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Molon Labe: A review of ‘Gates of Fire’

Molon Labe: A review of ‘Gates of Fire’

A little over three years ago, a stranger in a coffee shop with whom I’d struck up a conversation excused himself from the table, walked to his car and returned with a copy of Steven Pressfield’s “Gates of Fire.”

He handed me the book, said “He’s my favorite author,” and insisted I keep the book, telling me he had other copies at home. 

About a month ago, on a whim, I finally pulled the book from its shelf, began reading, and found myself on a journey through one of the best novels I’ve read in years.

This best-selling novel tells the story of the epic Battle of Thermopylae, when 300 Spartans died facing countless thousands of troops of the Persian Empire and so won for themselves everlasting fame and glory. The grievously wounded Xeones, a Spartan squire, has survived the battle and is brought to the quarters of King Xerxes, where the Persian ruler asks to hear his story to learn more about the tough, gallant warriors he has just defeated. The king’s historian, Gobartes, records the prisoner’s soliloquies, interjecting from time to time with his own observations and news of the ongoing Persian military campaign against the Greeks.  

At age 12, Xeones finds himself, his cousin Diomache and a wise elderly slave, Bruxieus, on the run as outcasts after invaders kill the rest of the family and sack their city. After months of living largely in the open, scavenging food as best they can, Bruxieus dies from age and exhaustion. Diomache follows the advice of their old companion and departs for Athens, while Xeones strikes out for Sparta, whose fame as a city-state of warriors acts like a magnet on him.

Though his foreign birth dooms Xeones to Sparta’s helot class, who serve both the state and individual masters as serfs, his fortunes take a turn when he becomes a sparring partner with Alexandros, son of a respected leader, Dienekes. His loyalty to this family, his acceptance of Sparta’s customs and harsh military code and his service as a squire soon give Xeones access to other prominent men and women of the city.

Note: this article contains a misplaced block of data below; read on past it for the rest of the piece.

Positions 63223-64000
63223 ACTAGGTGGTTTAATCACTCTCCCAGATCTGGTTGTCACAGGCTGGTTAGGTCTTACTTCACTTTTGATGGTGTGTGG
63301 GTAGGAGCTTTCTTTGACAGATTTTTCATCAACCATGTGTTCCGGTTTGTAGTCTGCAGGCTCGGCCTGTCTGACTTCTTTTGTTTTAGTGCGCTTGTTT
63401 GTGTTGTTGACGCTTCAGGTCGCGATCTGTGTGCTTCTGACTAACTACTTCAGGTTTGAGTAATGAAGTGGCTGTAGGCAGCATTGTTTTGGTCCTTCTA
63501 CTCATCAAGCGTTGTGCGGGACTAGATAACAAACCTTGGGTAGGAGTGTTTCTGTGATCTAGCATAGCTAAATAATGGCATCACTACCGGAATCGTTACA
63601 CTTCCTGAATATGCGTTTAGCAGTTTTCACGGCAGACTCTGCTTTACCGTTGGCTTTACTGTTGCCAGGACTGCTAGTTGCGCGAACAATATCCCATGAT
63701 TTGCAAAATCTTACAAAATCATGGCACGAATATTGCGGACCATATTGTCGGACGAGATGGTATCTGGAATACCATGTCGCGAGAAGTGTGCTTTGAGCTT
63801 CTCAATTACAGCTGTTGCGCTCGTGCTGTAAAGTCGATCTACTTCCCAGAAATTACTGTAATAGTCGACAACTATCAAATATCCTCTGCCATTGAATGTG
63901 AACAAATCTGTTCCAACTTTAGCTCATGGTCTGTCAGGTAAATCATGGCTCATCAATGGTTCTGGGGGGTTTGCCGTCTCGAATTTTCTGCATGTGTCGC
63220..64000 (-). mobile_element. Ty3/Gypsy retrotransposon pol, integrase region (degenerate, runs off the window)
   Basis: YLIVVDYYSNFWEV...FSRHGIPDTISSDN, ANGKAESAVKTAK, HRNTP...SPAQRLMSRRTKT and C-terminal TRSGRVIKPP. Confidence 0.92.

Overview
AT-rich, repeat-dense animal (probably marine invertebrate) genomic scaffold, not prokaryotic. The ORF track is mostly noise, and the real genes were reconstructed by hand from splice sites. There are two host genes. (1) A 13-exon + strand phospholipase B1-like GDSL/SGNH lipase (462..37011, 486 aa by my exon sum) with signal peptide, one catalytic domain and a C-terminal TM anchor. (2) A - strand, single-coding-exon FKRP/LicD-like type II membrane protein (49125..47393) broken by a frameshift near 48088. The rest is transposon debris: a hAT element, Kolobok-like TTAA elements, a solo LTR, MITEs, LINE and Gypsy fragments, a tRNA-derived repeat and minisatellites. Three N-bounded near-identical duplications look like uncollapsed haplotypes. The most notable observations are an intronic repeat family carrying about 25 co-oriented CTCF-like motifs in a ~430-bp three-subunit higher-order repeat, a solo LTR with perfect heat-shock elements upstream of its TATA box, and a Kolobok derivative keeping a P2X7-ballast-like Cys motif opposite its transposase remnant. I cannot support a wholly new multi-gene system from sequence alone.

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As both insider and outsider, Xeones is in an ideal position to offer King Xerxes, and by extension the rest of us readers, unique observations on Spartan life and the killing machine that was its army. Moreover, it is through Xeones that Stephen Pressfield dazzles us with his command of language, his talents for storytelling, and his ability to bring to life this epic moment from the past when Greece was besieged and the budding flame of Western civilization might have been snuffed out forever.

That Pressfield spent countless hours absorbing Greek history is apparent throughout “Gates of Fire.” From the novel’s first pages, we are swept back in time to a place and a people with whom we can connect but who also seem as exotic and strange as the far side of the moon. Like the best of historical fiction, “Gates of Fire” brilliantly bridges these two worlds of past and present.

Just one example of many illustrates this success. The Spartan phalanx, with rows of men ranked deep one behind the other and with those behind pushing against those ahead to add the force of a battering ram when they met the enemy, Pressfield’s descriptions make us feel as if we ourselves were in those same ranks, pushing, shoving, moving forward for the kill.

Pressfield’s vivid recreation of ancient warfare and his running commentary on leadership and martial virtue earned “Gates of Fire” high praise from the American military. Unless circumstances have changed, the book is taught at West Point, Annapolis and the Marine Corps University in Quantico, Virginia. In “The Leader’s Bookshelf” by Ret. Admiral James Stavridis and R. Manning Ancell, “Gates of Fire” comes highly recommended by retired Marine Corps Gen. John Allen. He notes that this is “a particularly powerful book about leadership,” with Spartan King Leonidas as the best exemplar of that virtue. “A king does not abide within his tent,” says Leonidas, “while his men bleed and die upon the field.” 

Gen. Allen also remarks on what other readers will find in Pressfield’s novel, that love of their comrades and their families and friends back home are what inspired the Spartans to fight, and what makes soldiers stand side by side today. At one point, addressing his warriors and squires after a hunt and before setting out for Thermopylae, Dienekes says, “All my life one question has haunted me. What is the opposite of fear?” No one, including Dienekes, can adequately answer that question until much later during a pause in the battle these men are doomed to lose. ‘“The opposite of fear,’ Dienekes said, ‘is love.’”

According to the Roman historian Plutarch, when Xerxes demanded that the Greeks lay down their arms, Leonidas replied with two words: “Molon labe,” or “Come and take them.” Those words, which have literally echoed from time to time throughout American history, are a reminder of the courage and defiance that are the safeguards of freedom.

(Jeff Minick reviews books and has written four of his own: two novels, “Amanda Bell” and “Dust On Their Wings,” and two works of nonfiction, “Learning As I Go” and “Movies Make the Man.” This email address is being protected from spambots. You need JavaScript enabled to view it..)

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